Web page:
As regards converting the Army's logistics and transport units into TA, such units are meant to support a military formation in conventional military operations and are normally located away from the formation in an administrative area. These units, while carrying out maintenance and repair tasks of equipment involved in the battle, are also expected to protect themselves from enemy action, like ground attacks, commando raids, air/drone attacks. They also occupy defences and would need to fight it out as witnesses in the Ukraine war. In addition to their transport or maintenance and repair work in the case of a logistic unit, they have to prepare and man their defences including protecting their installations and fight when necessary. Do we expect TA units manned by civilians with limited training and experience to fulfill these tasks?
The Prime Minister has said "this is not the era for war", which has been appreciated worldwide at various global and regional forums. However, the leaders nodding heads are all waging wars. Converting the transport and logistics units into TA would be an invitation to our enemies to attack them and weaken the formations dependent on them. The hybrid nature of war, which includes the conventional element, implies simultaneous activation at the tactical, strategic and operational levels.
Can't the nation absorb less than one percent of the GDP as pension to soldiers who gave the best years of their lives to protect the sovereignty and territorial integrity of the nation?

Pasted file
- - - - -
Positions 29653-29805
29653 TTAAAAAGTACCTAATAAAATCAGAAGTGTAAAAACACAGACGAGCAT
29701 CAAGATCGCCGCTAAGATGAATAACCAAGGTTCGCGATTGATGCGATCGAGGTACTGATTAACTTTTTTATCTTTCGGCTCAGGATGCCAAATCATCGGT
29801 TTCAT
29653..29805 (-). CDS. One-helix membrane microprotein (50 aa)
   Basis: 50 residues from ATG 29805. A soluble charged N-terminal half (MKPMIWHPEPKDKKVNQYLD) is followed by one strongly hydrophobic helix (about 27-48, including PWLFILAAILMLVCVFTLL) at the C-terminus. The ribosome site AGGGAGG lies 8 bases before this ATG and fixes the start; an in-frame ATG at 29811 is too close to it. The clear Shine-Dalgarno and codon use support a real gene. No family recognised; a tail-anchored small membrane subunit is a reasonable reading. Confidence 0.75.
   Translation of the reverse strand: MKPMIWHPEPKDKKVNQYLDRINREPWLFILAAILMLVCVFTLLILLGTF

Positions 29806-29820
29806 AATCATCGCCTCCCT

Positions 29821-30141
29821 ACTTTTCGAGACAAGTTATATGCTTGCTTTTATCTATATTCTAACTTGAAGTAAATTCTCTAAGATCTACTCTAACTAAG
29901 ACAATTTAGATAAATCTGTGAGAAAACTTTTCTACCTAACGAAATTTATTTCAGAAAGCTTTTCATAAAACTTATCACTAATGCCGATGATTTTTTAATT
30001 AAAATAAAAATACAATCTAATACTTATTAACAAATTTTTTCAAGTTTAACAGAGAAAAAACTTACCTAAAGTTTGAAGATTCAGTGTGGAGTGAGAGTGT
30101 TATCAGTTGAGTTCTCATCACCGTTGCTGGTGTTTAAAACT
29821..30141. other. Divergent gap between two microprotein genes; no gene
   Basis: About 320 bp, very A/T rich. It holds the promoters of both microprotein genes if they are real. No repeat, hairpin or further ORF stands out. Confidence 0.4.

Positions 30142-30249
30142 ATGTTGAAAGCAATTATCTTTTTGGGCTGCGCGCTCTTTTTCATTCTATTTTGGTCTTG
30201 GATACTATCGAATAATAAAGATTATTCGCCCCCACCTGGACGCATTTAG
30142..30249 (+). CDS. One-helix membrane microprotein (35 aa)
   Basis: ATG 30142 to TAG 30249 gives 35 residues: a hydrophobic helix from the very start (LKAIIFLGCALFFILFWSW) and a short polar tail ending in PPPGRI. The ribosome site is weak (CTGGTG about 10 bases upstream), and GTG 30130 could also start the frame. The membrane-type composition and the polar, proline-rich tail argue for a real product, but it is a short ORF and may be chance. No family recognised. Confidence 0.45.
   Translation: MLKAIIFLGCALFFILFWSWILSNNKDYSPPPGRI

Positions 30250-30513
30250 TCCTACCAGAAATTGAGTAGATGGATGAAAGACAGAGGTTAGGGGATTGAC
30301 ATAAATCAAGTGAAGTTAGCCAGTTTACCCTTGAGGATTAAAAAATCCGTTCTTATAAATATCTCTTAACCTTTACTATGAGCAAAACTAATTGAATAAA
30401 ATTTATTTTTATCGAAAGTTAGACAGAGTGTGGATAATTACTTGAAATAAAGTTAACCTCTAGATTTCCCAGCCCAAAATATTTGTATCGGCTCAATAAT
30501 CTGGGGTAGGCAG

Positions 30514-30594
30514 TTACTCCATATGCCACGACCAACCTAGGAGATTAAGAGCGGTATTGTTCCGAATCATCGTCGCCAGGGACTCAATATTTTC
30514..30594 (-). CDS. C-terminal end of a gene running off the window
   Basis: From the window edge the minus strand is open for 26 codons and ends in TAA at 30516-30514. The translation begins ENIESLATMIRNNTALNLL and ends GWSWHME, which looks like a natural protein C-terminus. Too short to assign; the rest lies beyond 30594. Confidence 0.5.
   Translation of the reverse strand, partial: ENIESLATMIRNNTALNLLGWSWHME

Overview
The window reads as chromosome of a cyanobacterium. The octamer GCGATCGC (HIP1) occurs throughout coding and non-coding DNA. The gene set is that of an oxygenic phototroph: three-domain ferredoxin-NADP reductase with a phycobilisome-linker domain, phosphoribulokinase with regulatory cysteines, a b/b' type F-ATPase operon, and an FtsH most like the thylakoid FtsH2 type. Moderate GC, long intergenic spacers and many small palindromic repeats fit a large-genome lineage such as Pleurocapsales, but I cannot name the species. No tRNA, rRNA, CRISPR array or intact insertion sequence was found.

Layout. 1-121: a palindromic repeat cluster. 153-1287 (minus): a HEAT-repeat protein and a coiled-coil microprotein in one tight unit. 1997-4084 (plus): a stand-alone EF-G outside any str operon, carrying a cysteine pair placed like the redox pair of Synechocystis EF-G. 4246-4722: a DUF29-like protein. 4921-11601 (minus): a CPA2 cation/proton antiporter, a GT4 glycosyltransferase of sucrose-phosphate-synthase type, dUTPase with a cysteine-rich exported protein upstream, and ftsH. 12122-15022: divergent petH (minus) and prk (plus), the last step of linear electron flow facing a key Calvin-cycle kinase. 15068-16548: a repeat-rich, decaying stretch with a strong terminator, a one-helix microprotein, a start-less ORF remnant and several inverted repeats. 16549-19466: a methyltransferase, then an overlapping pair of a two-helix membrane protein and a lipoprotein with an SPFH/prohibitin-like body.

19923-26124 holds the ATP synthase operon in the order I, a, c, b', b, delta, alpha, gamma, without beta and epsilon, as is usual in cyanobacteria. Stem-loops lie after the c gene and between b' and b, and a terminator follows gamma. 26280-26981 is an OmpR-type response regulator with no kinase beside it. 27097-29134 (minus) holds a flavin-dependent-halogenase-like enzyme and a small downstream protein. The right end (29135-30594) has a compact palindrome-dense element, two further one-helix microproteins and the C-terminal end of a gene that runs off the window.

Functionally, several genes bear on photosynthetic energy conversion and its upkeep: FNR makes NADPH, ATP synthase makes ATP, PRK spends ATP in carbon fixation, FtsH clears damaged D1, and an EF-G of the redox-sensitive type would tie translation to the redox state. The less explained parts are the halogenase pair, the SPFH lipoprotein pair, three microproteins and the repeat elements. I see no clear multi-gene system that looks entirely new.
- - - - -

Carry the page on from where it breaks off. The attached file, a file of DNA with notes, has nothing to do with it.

A veteran scholar-strategist notes: don't compromise on defence requirements for the sake of saving money based on recommendations of time-serving accountants who are not accountable and will not be there when the chips; these actions (converting to TA) will result on loss of blood and destruction; please allow the Army to fight as it deems fit and provide them the right resources besides ensuring trained and motivated troops.
As regards the perpetual furor over the defence pension bill, it is highlighted periodically without comparing it with other civil services and police forces. We have an absurd ratio of 1:4 - one civilian to four defence persons and each civilian defence employee is four times more expensive than the uniformed counterpart. But civilian defence employees remain untouched because of unions and vote-banks despite being mostly unproductive.
Almost 37 per cent of the defence pension bill goes to civilian defence employees, including even finance ministry personnel on deputation to the defence ministry. Applying the same yardstick to civilian defence employees for the uniformed will automatically reduce the defence pension bill. Defence pensions anyway are barely 0.75 per cent of the GDP; can't the nation absorb less than one per cent of the GDP as pension to soldiers who gave the best years of their lives to protect the sovereignty and territorial integrity of the nation?
If India is to become a superpower, we must learn to respect our soldiers and veterans akin to superpowers. Successive defence budgets are negative in actual terms compared to the budget of the Central Armed Police Forces (CAPF) which has risen by 12 per cent. Also, isn't it ironic we are hiring Chinese interpreters after decades of confrontation and holding BPMs with China? We took eight months (January to August) just to select five interpreters and induct them? Where are our priorities?
Finally, converting logistics and transport units into TA is a bad idea that will adversely affect combat potential of the Army formations being supported by then. Such TA units will be soft targets for the enemy and lives of these personnel will be at stake with little benefits by way of pay, medical and pensions.